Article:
The Art of the Qur’an
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Completed in September 1517, this luxurious manuscript is a triumph of illumination and calligraphy that showcases the skill of artists at the Ottoman court. At the time, the Ottoman dynasty ruled a vast territory, stretching from Egypt to Iraq, with its capital in Istanbul. Signed by both its calligrapher and illuminator—a relatively rare practice—the manuscript probably was meant for the Ottoman ruler Sultan Selim I (reigned 1512–20), perhaps to celebrate his conquest of Mamluk Egypt and Syria in 1517. Almost seventy years later, his great-granddaughter Ismihan (died 1585) dedicated the volume to the mausoleum of her father, Sultan Selim II (reigned 1566–74), and instructed that it should be recited over her father's tomb for the eternal salvation of his soul.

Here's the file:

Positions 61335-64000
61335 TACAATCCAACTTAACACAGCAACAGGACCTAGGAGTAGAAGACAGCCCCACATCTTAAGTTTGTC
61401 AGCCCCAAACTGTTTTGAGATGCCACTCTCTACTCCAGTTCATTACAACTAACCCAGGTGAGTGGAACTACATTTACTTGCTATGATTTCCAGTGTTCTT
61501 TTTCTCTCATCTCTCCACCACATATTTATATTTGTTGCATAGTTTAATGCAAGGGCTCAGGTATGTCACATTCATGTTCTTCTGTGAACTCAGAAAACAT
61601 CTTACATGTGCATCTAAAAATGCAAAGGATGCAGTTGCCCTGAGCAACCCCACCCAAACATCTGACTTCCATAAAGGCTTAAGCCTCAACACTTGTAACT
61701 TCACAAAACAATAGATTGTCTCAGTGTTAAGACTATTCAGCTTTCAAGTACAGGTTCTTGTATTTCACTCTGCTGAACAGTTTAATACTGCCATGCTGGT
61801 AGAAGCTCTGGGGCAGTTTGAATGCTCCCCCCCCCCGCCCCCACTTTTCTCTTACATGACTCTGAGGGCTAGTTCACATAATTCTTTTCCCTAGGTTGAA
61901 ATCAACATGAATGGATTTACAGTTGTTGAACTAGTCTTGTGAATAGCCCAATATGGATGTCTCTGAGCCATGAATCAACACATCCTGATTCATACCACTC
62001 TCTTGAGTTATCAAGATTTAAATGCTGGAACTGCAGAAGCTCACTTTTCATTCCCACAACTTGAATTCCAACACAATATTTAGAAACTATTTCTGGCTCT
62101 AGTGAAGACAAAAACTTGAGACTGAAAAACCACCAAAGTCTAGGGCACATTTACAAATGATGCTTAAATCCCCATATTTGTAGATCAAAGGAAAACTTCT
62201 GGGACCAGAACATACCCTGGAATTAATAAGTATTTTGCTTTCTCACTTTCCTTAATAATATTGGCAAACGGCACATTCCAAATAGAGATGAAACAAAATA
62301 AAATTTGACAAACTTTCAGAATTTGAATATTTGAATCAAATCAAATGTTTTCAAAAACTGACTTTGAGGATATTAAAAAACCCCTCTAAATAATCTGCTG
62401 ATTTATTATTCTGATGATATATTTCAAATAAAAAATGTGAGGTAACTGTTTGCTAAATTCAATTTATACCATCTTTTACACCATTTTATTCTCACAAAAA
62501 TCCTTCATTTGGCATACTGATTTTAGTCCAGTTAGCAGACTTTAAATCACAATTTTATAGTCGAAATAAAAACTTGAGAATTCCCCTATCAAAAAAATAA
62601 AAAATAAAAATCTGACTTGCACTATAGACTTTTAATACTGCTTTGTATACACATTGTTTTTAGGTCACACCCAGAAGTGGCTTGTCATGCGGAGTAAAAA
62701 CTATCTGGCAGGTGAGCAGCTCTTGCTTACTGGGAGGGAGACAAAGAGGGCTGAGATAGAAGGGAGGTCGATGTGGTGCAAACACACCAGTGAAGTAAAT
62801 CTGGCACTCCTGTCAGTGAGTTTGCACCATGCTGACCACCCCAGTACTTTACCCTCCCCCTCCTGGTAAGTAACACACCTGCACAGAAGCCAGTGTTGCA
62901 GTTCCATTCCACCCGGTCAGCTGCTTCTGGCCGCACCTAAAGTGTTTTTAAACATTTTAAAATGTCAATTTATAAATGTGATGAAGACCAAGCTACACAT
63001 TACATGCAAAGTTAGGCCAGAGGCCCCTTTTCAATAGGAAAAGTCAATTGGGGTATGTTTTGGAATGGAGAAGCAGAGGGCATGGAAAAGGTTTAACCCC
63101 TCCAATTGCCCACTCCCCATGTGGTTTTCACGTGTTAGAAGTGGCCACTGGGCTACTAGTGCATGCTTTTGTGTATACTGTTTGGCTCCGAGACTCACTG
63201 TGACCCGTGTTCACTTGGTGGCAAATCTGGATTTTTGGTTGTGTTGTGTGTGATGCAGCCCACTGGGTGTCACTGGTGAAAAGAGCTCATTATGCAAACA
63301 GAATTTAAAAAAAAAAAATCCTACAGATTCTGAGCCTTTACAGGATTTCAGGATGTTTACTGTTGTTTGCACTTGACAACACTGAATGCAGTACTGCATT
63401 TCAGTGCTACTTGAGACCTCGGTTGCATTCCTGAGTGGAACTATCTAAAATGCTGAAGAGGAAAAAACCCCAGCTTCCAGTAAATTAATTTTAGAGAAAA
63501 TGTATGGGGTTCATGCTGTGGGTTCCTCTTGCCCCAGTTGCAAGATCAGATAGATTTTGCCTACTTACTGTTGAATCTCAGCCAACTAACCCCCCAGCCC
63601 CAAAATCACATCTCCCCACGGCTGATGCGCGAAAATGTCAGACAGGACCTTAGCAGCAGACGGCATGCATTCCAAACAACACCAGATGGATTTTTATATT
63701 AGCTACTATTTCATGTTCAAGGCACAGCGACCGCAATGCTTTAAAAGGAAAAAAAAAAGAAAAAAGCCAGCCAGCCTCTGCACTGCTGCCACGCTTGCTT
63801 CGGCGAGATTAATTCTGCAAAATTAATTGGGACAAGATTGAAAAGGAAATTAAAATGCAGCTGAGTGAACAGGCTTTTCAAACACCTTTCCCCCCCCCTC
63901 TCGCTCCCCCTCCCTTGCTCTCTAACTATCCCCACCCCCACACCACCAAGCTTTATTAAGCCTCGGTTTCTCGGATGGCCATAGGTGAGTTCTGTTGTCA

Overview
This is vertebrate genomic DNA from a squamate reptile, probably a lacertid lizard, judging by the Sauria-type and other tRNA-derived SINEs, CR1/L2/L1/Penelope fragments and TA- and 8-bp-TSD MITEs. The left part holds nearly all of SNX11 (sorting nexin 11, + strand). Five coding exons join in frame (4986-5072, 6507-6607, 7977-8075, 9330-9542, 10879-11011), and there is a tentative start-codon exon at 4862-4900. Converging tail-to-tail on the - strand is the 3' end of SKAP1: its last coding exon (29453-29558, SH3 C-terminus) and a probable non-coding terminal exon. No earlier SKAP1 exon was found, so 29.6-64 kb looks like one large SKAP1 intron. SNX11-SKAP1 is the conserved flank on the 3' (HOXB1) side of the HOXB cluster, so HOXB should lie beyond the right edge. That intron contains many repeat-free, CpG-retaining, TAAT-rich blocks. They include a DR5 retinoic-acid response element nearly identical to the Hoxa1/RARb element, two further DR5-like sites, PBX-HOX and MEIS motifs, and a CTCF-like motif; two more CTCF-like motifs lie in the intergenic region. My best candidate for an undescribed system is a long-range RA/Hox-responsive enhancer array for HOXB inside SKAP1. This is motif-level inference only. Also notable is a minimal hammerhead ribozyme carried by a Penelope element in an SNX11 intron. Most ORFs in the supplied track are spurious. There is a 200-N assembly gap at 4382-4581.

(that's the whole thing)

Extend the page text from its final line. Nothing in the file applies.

Explore the manuscript below by flipping through the pages and clicking on hotspots to learn more.
An extraordinary feat of calligraphy, this Qur’an represents a seldom-seen level of artistic perfection. Two of the period’s best-known artists, Ahmad al-Suhrawardi and Muhammad ibn Aybak, transcribed and illuminated the manuscript. The Mongol ruler Uljaytu (reigned 1304–16), a descendent of Genghis Khan, commissioned it for his monumental tomb in Sultaniyya, in northwestern Iran. After his death, reciters prayed for Uljaytu’s eternal salvation by reading the text over his tomb.
Dividing the Qur’an into thirty equal sections (in Arabic, juz,plural: ajza’) helped worshippers read the entire text over the course of a month, a practice that was especially popular during Ramadan.
Explore the manuscript by flipping through the pages and clicking on hotspots to learn more.